Humans wipe out 60% of animal populations over 40 years — WWF Report

Humans wipe out 60% of animal populations over 40 years — WWF Report

Humans wipe out 60% of animal populations over 40 years — WWF Report

In this landmark anniversary edition, 20 years after its original publication, the Living Planet Report 2018 provides a platform for the best science, cutting-edge research and diverse voices on the impact of humans on the health of our Earth, with inputs from more than 50 experts from academia, policy, worldwide development and conservation organizations across the world. "We may also be the last that can act to reverse this trend".

The Living Planet Report 2018 is based on data covering more than 16,700 populations of mammals, birds, fish, reptiles, and amphibians belonging to 4,005 species around the world. "Shrinking wildlife numbers are an indicator of the tremendous impact and pressure that we are exerting on the planet", Marco Lambertini WWF International director general said in a media statement.

A new report says the world lost a staggering 60 percent of its wildlife populations over a period of four decades.

The 14th Conference of the Parties (COP) to the Convention on Biological Diversity (CBD) will be held in Egypt in November and will be, according to WWF, a "key" moment to lay the foundations of a global agreement for nature, "as was done for the climate in Paris in 2015", the report said.

The dominant causes of current biodiversity decline are overexploitation, such as overfishing, and agricultural activity.

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The report says freshwater species, of particular concern for Great Lakes fisheries, are down 81 per cent.

It says South and Central America suffered the most dramatic decline in vertebrate populations - an 89% loss in vertebrate populations compared with 1970. The population of the critically endangered Gharial across its range in India and Nepal declined by 58% between 1997 and 2206. That increased from 28 million tons that year to a peak of 130 million tons in 1996-although it has modestly decreased to 110 million tons in 2014, the last year of estimates.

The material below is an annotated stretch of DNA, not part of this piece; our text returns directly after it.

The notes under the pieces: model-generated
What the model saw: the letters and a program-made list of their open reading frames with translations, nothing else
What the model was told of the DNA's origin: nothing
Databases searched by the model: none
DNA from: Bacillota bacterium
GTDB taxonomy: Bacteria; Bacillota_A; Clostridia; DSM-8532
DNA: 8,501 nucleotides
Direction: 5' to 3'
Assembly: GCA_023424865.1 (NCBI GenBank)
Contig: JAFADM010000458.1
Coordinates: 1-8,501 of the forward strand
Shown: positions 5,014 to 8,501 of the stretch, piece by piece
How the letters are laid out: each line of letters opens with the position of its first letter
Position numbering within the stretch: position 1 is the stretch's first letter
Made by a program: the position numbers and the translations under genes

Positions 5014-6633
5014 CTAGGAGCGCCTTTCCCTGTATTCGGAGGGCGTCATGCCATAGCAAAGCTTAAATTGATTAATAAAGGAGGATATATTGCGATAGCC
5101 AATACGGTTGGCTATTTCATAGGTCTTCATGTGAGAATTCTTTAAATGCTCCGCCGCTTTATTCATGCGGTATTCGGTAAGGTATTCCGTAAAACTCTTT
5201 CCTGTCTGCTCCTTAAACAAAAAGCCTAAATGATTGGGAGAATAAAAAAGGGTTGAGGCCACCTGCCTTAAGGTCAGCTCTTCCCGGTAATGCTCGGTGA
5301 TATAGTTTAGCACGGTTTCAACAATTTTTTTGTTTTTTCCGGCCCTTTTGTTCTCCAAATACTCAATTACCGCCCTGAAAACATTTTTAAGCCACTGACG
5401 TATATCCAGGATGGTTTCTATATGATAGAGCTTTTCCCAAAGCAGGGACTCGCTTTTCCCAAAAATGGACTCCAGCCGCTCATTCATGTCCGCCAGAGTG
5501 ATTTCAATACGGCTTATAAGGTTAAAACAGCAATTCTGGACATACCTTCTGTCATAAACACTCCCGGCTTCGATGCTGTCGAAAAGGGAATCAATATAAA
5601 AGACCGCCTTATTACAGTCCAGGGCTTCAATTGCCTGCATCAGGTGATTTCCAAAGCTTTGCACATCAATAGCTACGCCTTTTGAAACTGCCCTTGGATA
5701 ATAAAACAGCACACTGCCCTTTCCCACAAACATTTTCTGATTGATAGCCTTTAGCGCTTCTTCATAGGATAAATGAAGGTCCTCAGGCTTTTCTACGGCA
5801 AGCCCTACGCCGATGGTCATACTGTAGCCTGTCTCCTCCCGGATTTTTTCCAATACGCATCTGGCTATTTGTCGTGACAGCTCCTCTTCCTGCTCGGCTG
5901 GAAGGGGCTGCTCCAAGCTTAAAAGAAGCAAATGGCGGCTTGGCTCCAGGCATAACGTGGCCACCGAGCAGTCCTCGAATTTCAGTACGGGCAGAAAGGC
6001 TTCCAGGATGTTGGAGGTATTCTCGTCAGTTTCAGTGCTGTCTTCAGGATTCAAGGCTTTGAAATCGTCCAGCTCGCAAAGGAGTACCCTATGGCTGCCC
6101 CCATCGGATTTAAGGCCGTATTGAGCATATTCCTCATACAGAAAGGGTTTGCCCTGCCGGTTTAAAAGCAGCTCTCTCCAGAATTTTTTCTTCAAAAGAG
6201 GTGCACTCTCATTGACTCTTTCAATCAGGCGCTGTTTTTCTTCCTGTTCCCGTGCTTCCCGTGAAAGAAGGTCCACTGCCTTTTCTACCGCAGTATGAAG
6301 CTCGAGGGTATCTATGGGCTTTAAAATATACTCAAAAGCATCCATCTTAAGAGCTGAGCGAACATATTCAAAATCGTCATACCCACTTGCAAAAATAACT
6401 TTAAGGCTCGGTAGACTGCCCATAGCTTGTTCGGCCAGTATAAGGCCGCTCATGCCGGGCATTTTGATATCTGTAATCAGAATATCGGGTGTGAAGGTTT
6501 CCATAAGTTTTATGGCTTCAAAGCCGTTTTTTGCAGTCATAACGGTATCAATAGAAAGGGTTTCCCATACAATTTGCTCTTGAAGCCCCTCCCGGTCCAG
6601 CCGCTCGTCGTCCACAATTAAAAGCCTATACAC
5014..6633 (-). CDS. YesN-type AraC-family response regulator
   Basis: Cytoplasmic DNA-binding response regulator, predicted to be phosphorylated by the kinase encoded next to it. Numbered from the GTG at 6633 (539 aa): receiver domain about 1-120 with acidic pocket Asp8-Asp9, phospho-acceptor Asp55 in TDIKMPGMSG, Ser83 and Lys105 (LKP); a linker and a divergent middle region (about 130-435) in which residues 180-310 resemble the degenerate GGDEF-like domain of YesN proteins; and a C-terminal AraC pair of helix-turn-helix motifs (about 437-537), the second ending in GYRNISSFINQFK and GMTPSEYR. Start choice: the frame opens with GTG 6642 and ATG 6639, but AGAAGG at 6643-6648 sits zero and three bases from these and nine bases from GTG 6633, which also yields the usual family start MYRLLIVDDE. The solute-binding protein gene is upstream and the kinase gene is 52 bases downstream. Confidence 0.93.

"For the 2018 report, 319 new species have been added to the Living Planet Index database", Colby Loucks, deputy goal lead and senior director at the WWF Wildlife Conservation Program, told

The status of Ireland's native wildlife is no less concerning than the overall picture portrayed in the WWF report. "Exploding" levels of human consumption, over-exploitation of natural resources such as over-fishing, cutting down forests and the use of pesticides in agriculture are having dire effects on the system that humanity is dependent upon. At the same time, we are shoving many species, plant, and animal, to extinction. Barrett also said that this decimation is jeopardizing the future of humanity. "The urban air pollution in Pakistan is among the world's most severe, significantly damaging human health, quality of life, economy and the environment", he said. "It's time to balance our consumption with the needs of nature, and to protect the only planet that is our home". "Humans are living beyond the planet's means and wiping out life on earth in the process", the report warns.

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